Ever since I can remember I have been a keen footballer. When I was a little child I would kick a ball up and down a field for hours. To most people football is a just a game and all you do is kick a ball around, it’s nothing special. However to me, and so many other people, it’s so much more. It’s a chance to get away from the troubles of your day. A football can’t tell you you’re not good enough, there are no entry requirements, and a football can’t judge you. But people can and do. The beautiful sport of football is being tainted by people who feel it is okay to practice racism on and off the pitch.
The oxford dictionary definition for racism is, “the belief that all members of each race possess characteristics, abilities, or qualities specific to that race, especially so as to distinguish it as inferior or superior to another race or races.” Racism can affect anyone; even professional footballers are not sheltered.
Mario Balotelli, a very charismatic footballer was reduced to tears at a football match against Napoli, due to the racist chants from fans. If an adult footballer who is used to being in the limelight can be reduced to tears imagine how racism can affect a young child. The mental repercussions are unthinkable! This is why we should not and will not stand for racism.
This is why UEFA created the “Kick It Out” campaign. Kick It Out works throughout the football, educational and community sectors to challenge discrimination and encourage inclusive practices and work for positive change. Although this scheme is in place, many footballers have taken matters into their own hands. For example, Kevin Prince Boatang a black footballer, led his team off the pitch in a game against Pro Patria after him and a number of his team mates were victims of racism. Boatang said: “Racism does not go away. If we don’t confront it, it will spread.” He then went on to say that he would be prepared to walk off in a World Cup game or Champions League final if he was racially abused.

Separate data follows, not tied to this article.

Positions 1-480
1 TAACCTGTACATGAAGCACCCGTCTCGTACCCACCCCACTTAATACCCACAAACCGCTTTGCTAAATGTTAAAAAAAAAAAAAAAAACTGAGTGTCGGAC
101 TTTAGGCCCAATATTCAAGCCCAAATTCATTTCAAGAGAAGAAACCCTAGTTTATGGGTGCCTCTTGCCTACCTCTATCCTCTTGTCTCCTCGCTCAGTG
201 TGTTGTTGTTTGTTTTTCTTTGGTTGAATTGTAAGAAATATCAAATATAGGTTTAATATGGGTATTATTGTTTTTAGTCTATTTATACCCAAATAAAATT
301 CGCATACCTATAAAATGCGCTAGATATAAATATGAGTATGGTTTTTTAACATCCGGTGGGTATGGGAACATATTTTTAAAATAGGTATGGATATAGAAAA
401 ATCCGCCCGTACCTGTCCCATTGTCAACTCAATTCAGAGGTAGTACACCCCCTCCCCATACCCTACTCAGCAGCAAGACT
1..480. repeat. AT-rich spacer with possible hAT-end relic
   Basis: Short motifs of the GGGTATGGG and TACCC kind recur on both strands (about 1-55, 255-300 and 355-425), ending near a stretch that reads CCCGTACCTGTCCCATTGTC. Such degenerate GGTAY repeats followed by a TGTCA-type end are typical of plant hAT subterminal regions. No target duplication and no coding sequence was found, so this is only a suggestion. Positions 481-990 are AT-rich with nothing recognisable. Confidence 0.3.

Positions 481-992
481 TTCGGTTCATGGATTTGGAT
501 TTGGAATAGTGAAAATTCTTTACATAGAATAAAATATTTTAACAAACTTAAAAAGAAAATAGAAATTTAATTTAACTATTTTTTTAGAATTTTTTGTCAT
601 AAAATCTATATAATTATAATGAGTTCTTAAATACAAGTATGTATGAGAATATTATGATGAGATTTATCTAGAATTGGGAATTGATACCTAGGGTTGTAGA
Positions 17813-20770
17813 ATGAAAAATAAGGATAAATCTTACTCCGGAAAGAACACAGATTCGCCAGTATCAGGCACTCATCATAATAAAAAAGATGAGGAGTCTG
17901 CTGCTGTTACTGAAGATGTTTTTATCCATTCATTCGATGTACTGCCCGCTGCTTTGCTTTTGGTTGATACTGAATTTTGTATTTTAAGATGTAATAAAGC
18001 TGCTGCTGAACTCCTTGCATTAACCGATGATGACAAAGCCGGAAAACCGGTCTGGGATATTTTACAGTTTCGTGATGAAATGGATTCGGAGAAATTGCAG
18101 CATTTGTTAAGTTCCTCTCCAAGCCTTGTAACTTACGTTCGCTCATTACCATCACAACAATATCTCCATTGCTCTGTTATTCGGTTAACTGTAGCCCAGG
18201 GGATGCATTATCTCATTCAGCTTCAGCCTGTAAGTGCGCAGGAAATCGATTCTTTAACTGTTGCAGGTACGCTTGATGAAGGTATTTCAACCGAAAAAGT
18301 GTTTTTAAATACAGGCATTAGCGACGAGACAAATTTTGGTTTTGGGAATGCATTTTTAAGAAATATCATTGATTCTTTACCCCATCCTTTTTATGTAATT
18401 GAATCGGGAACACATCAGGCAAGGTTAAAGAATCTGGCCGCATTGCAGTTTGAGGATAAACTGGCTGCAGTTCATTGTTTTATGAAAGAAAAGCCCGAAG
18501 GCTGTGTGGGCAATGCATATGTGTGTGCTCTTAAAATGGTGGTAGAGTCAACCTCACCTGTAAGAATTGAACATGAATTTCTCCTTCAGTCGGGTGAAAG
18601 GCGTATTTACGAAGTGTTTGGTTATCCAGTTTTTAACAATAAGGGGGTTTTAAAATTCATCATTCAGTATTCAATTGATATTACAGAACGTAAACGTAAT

Read more about the Kick It Out Campaign here: http://www.kickitout.org/
As a keen sports man and a member of the Anti-Bullying Ambassador Youth Board this inspired me to get involved with stopping racism in football. I live in a small town named Barnsley which is predominantly white, and while racism is not a major issue in the town many people have old fashioned views on the matter. After getting in contact with Barnsley Football Club to enquire if they had a program to educate people on racism, I discovered that there is a weekly football session dedicated to black and ethnic minority children. However, I was informed that it is not currently very popular and the club do not get many black or ethnic minority children going though the club system. This is why I have decided to focus on upping the participation of black and ethnic minority people taking up football in my area and raising awareness about racism.